IPC, like other physician group practices, is reimbursed for the services it provides to patients covered by government benefit programs. For example, Medicare reimbursements, which make up the heart of the government's complaint, are made according to the Medicare Fee Schedule. ( Id. ¶ 51.) The Fee Schedule is based on the American Medical Association's Current Procedural Terminology ("CPT") codes, which are assigned to different medical services and are designed to facilitate the communication of information on these services among physicians, patients, and organizations. ( Id. ¶¶ 51-52.) Each code corresponds to a different level of service. ( Id. ¶ 52.)

Id. [6] Id. [7] Id. Id. Id. Id. Id. <30 is="" for="" hospital="" discharges="" that="" take="" thirty="" minutes="" or="" less="" and="" d="">30 are for hospital discharges that take more than thirty minutes. ( Id. at 16.) The government alleges that IPC used these codes to bill Medicare for higher and more expensive levels of medical service than were actually provided-what is commonly referred to as "upcoding."[8]

III. IPC's Billing Practices

According to the government, this upcoding is due to IPC's billing practices. IPC's key metric for measuring physician performance is revenue per patient encounter. ( Id. ¶ 69.) When IPC hospitalists bill for higher levels of service, both the federal reimbursement rates and revenue per patient encounter are higher. ( Id. ) Thus, IPC hospitalists have a strong incentive to upcode. Indeed, under IPC's physician incentive plan, hospitalists receive bonuses based on the amount the hospitalist bills. ( Id. ¶ 78.) These bonuses can equal or exceed the hospitalist's base salary. ( Id. )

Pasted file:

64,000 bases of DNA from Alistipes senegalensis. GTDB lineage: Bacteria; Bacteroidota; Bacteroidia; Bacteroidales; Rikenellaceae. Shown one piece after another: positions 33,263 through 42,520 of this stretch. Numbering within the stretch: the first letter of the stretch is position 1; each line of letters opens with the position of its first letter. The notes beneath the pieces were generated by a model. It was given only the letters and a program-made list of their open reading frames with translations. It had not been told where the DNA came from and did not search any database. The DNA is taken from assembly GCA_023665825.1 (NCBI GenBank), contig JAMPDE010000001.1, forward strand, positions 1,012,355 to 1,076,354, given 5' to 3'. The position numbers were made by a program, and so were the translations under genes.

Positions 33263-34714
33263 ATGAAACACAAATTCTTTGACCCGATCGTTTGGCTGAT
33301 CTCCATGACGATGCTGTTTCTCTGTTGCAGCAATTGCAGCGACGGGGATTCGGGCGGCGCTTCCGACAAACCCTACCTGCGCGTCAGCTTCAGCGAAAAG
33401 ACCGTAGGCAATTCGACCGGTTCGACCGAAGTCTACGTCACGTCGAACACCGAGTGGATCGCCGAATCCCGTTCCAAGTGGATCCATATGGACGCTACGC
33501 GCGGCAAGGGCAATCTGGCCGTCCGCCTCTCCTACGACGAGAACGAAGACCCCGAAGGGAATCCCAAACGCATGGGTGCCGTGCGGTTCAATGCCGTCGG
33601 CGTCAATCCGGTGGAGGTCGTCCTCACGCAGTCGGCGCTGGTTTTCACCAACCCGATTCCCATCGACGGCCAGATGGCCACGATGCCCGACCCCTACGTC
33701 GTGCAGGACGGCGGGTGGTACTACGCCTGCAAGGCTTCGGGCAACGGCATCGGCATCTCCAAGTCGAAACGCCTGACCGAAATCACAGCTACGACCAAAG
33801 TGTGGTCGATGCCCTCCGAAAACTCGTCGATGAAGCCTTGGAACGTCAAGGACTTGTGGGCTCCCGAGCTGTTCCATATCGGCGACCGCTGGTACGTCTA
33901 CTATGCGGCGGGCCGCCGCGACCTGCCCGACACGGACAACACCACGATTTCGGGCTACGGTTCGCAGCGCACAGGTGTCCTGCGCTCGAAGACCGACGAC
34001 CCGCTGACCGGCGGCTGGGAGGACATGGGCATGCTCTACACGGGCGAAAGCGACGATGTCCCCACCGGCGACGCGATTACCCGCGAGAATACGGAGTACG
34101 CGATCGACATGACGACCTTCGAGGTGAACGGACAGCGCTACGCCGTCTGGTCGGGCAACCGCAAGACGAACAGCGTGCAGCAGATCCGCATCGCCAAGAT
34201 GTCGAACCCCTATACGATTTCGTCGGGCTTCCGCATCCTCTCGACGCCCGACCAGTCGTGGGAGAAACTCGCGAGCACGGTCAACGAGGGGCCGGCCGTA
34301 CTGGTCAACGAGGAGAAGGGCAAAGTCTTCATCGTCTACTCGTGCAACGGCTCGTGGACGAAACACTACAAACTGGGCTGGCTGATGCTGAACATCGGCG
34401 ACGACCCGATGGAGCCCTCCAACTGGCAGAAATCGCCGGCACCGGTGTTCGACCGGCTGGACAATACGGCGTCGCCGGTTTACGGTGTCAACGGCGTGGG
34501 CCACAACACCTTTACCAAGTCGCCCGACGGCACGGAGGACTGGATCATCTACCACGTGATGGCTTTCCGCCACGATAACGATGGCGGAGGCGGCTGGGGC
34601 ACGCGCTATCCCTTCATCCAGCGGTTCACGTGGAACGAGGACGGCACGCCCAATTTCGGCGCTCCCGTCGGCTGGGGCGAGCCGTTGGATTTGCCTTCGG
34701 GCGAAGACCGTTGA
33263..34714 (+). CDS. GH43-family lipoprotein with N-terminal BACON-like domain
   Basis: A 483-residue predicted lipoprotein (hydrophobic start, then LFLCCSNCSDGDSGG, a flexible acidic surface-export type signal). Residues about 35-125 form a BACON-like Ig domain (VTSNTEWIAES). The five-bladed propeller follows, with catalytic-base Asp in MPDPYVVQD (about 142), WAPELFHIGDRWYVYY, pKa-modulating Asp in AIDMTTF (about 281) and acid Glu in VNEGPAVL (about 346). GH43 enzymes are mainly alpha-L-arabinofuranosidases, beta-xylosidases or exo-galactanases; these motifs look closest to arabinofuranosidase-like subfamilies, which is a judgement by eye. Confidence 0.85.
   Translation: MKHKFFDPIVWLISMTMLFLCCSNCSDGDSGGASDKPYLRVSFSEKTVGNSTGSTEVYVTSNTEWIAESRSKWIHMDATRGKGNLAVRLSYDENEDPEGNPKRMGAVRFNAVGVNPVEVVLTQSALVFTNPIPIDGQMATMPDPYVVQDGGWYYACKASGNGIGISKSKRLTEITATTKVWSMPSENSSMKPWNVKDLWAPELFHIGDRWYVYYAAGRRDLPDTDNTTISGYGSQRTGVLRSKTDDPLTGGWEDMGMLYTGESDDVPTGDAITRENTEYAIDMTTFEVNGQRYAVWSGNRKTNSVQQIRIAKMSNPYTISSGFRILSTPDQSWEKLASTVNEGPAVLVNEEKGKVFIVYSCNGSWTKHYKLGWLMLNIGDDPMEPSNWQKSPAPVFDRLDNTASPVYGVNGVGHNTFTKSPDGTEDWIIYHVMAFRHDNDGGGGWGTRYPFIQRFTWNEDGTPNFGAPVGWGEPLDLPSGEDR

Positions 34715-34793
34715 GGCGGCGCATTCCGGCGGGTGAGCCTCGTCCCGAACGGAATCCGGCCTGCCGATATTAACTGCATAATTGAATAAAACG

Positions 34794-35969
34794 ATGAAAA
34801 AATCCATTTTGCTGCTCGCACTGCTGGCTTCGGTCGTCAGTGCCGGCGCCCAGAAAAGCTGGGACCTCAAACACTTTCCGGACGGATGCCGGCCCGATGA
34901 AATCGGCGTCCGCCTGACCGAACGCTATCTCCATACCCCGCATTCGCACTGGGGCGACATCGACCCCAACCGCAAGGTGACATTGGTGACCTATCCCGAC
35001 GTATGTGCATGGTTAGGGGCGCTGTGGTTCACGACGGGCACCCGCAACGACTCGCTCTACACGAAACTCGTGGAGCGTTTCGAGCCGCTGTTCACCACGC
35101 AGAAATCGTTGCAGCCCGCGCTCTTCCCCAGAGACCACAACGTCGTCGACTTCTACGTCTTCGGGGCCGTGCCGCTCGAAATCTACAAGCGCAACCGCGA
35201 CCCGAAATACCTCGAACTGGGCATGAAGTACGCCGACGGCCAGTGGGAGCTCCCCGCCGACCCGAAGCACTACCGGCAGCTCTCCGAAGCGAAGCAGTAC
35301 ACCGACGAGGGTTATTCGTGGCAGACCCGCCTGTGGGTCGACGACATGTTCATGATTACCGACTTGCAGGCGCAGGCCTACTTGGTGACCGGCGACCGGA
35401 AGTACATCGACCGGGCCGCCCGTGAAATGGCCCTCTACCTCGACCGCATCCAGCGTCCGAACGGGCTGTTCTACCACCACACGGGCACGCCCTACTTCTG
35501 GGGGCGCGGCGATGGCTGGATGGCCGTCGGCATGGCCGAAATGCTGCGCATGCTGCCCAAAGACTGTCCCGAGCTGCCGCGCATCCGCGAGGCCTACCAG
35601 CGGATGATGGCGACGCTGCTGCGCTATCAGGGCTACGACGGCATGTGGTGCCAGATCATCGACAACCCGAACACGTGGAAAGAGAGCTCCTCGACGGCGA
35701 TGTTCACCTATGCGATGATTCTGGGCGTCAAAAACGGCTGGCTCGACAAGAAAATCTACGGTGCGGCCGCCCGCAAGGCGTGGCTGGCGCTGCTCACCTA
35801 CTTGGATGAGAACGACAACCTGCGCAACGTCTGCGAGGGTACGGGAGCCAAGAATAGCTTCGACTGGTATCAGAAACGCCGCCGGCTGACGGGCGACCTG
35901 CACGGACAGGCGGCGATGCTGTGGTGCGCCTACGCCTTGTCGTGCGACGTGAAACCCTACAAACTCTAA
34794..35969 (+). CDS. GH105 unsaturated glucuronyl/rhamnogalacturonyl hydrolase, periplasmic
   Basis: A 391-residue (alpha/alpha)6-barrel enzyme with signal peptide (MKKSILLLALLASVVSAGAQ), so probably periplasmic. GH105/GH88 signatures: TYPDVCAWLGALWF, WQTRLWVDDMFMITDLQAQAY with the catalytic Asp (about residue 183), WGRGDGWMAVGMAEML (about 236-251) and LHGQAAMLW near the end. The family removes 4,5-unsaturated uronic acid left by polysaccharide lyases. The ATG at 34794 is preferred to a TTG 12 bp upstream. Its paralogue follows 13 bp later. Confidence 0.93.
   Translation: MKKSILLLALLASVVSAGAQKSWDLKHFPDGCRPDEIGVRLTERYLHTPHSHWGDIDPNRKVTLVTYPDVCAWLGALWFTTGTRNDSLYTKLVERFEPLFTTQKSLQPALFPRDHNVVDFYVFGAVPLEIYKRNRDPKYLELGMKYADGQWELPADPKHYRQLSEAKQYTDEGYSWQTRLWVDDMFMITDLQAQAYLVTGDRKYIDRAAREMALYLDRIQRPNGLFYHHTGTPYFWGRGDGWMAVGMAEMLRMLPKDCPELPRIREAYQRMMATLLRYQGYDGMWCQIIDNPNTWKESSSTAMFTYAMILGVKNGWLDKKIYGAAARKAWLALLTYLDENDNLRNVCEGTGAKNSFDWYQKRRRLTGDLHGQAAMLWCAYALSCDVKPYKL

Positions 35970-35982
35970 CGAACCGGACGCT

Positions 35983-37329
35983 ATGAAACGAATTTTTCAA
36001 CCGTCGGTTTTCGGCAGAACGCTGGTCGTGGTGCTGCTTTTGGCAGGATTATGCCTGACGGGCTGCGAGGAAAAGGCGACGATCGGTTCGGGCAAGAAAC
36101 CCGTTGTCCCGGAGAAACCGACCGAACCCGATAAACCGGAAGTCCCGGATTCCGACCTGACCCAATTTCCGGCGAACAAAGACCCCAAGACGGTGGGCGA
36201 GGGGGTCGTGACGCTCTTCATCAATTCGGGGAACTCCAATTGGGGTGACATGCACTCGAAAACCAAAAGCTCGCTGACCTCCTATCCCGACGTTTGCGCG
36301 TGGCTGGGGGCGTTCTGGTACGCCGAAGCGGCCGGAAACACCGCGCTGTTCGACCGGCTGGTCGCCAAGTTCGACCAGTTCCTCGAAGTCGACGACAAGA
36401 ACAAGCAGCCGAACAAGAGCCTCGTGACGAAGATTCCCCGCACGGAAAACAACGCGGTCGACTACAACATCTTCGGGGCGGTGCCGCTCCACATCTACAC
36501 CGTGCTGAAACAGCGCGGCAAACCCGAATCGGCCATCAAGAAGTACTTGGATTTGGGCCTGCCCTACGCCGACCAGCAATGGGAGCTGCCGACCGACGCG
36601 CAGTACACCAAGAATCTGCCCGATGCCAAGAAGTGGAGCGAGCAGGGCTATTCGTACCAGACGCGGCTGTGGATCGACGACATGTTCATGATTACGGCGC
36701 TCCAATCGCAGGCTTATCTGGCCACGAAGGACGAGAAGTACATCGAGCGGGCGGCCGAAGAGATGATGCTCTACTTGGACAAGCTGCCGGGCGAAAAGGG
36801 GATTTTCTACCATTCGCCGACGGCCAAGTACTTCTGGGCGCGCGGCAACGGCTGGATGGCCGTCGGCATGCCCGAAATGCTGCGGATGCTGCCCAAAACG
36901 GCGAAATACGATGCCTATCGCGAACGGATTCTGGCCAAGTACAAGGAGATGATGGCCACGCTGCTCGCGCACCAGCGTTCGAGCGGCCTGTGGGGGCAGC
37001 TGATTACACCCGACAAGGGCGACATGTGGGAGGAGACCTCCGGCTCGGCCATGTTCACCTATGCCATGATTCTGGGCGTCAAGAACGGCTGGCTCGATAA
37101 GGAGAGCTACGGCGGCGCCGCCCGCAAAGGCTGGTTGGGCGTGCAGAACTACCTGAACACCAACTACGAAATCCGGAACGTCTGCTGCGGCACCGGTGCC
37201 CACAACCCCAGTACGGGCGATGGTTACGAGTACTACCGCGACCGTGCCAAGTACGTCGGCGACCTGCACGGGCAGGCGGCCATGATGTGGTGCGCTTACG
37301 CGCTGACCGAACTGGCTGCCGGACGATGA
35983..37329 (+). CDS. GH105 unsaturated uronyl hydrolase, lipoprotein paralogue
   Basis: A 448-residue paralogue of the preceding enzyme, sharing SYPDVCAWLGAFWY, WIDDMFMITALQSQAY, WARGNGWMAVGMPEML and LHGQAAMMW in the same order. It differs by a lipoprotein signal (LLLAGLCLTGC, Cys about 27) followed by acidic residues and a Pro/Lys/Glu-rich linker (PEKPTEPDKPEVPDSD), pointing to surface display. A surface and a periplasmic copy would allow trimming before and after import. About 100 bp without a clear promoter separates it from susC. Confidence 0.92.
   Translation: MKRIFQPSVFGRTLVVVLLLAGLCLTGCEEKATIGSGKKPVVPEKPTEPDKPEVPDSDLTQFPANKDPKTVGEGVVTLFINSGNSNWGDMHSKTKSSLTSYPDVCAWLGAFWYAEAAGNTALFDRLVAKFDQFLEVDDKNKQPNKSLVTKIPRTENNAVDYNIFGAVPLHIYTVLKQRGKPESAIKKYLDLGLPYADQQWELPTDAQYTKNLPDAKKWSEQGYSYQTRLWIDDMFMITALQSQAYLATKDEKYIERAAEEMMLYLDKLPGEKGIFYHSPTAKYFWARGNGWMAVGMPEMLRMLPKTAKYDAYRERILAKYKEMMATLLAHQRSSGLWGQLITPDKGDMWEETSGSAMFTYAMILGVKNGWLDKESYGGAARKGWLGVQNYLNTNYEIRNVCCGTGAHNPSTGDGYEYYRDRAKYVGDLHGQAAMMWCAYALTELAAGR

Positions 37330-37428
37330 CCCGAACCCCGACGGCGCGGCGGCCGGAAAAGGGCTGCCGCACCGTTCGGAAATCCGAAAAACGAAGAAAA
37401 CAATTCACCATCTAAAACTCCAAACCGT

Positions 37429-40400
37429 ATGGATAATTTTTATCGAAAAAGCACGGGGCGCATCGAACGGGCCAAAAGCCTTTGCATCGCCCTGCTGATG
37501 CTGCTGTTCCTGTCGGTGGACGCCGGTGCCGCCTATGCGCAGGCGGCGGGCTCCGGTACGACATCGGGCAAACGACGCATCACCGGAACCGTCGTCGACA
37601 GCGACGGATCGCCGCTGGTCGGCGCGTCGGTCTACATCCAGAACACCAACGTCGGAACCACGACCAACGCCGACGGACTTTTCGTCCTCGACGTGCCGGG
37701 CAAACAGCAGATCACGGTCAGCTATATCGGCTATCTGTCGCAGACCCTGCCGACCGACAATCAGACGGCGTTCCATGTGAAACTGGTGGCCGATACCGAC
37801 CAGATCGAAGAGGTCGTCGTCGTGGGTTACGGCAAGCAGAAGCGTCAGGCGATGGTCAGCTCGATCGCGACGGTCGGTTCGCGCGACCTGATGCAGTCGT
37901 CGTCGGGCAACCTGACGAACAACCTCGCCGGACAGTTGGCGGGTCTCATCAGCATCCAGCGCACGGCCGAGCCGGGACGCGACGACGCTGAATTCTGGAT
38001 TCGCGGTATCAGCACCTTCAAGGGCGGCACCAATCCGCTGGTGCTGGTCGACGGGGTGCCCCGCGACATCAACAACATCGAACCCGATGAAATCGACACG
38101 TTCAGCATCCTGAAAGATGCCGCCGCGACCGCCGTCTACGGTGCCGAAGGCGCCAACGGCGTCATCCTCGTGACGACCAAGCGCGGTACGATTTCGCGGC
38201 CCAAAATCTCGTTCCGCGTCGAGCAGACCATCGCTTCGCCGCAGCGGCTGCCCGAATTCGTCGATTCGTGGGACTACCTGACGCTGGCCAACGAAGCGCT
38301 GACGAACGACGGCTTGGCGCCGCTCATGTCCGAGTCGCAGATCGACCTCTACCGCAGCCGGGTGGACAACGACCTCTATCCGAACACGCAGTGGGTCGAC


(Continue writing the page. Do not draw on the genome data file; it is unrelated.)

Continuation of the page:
The government also alleges that IPC's use of the program IPC-Link encourages upcoding. IPC's hospitalists use IPC-Link to record patient encounters, and the hospitalists are personally responsible for entering data into the system. ( Id. ¶ 73.) This data includes billing codes. ( Id. ¶ 74.) Since at least 2003, IPC has monitored hospitalists' billing through IPC-Link "on a near real-time basis." ( Id. ¶ 85.) Using data from IPC-Link, IPC ranks hospitalists against each other, and hospitalists who consistently use lower billing codes are pressured to use higher codes. ( Id. ¶ 81.) Individual hospitals are also "red-flagged" for falling below IPC's revenue per encounter targets. ( Id. ¶ 96.) As evidence of this pressure, the complaint includes six case studies on different IPC hospitalists which, the government claims, demonstrate that physicians who join IPC are pressured into upcoding. ( See id. ¶¶ 118-132.)[9]